He said receiving the Hall of Fame honor was “something I never expected and was very, very pleasing. ... It doesn’t get any better than this. I like to think about some of the old days. Now I won’t have go back too far.”
Lunn presented Hall senior Anthony Urbanski with the new Black Lion Award during the 2011 Hall awards ceremony following the Hall of Fame program.
Troglio was an All-State running back in 1951, finishing second in the state in scoring with 22 touchdowns and 132 total points and rushed for 1,326 yards, averaging 7.04 yards per carry. Despite suffering from the onset of glaucoma, that would eventually take his sight, Troglio racked up 2,476 rushing yards (7.3 yards per carry) and 36 touchdowns during his Hall career, which culminated having his uniform No. 66 retired and displayed in the Hall trophy case.
He went on to star at Northwestern, leading the Wildcats in rushing for his three varsity seasons and was one of the top punters in the Big Ten. Jerry Stank of Spring Valley accepted the Hall of Fame honors on behalf of his uncle.
Mavity was next in line of the Hall gridiron greats, receiving all-state honors in 1958. The Seatonville Express rushed for 857 yards and 27 touchdowns his senior season in 1958 at Hall, averaging 7.2 yards per carry.
Piontek said all Mavity, her cousin, who lives in Clearwater, Fla., wanted to do was play Hall football for Richard Nesti.
From Hall, Mavity first went to LPO before heading to the University of Colorado to play both football and baseball. He was the Buffs’ starting running back in the 1962 Orange Bowl on New Year's Day in Miami. He went on to play professionally in the Continental Football League as well as minor league baseball in the Midwest League.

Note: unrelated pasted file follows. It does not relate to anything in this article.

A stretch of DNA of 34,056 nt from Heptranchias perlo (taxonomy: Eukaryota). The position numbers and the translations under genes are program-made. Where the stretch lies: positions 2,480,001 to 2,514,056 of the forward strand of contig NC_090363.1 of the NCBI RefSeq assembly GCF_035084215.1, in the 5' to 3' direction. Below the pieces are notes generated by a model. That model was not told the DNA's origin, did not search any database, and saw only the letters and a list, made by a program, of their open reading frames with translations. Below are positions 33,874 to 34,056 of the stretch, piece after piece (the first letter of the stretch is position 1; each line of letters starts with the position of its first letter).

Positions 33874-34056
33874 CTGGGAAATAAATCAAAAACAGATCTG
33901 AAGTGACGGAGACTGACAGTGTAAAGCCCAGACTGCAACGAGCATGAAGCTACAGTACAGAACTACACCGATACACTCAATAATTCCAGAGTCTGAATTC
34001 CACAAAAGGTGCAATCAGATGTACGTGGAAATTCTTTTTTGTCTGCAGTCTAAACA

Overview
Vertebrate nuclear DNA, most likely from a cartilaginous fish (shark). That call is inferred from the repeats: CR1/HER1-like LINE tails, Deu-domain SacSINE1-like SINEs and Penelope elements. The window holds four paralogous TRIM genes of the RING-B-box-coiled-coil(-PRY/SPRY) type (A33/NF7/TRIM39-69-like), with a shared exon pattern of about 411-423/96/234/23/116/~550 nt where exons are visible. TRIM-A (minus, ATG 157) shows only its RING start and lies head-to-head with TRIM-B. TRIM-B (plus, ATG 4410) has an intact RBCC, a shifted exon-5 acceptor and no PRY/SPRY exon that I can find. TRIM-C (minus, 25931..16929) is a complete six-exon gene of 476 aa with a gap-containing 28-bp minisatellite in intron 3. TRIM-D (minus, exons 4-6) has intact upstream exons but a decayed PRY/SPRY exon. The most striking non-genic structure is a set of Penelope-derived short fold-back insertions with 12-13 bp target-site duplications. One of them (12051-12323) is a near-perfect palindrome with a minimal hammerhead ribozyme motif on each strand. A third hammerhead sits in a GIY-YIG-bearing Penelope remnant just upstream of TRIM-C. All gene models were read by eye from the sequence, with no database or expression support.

The 2001 team inducted Saturday is one of two state championship teams in the storied history of Hall Red Devil football. Former Hall coach Gary Vicini presented his team for induction. He recalled it being rather prophetic that Levi Derber ran 60 yards for a touchdown on the very first play of scrimmage that season against Yorkville and would go on to run 70 yards for a touchdown on the second play of the 21-0 state championship victory over undefeated LeRoy.
Vicini said his 2001 squad was senior dominated and “strong, quick and intelligent.”
“There’s been lot of good teams, lot of good athletes. For us to be recognized for all the years Hall’s been here, it’s just a great accomplishment,” said Baltikauski, who got knocked out of the game when he was injured holding on the place-kick on Derber’s touchdown.
Colmone served as athletic director from 1970-93, was instrumental in bringing many sports to Hall, including girls’ volleyball, track, softball, bowling and basketball as well as wrestling and cross country. He also served on committees to bring in the new Hall gym and former cinder track and present all-weather track
He said was “humbled, honored, happy and grateful” to be inducted.
“When I was on the payroll here, I did my job to the best of my ability. Evidently, somebody must have appreciated the job I did,” he said.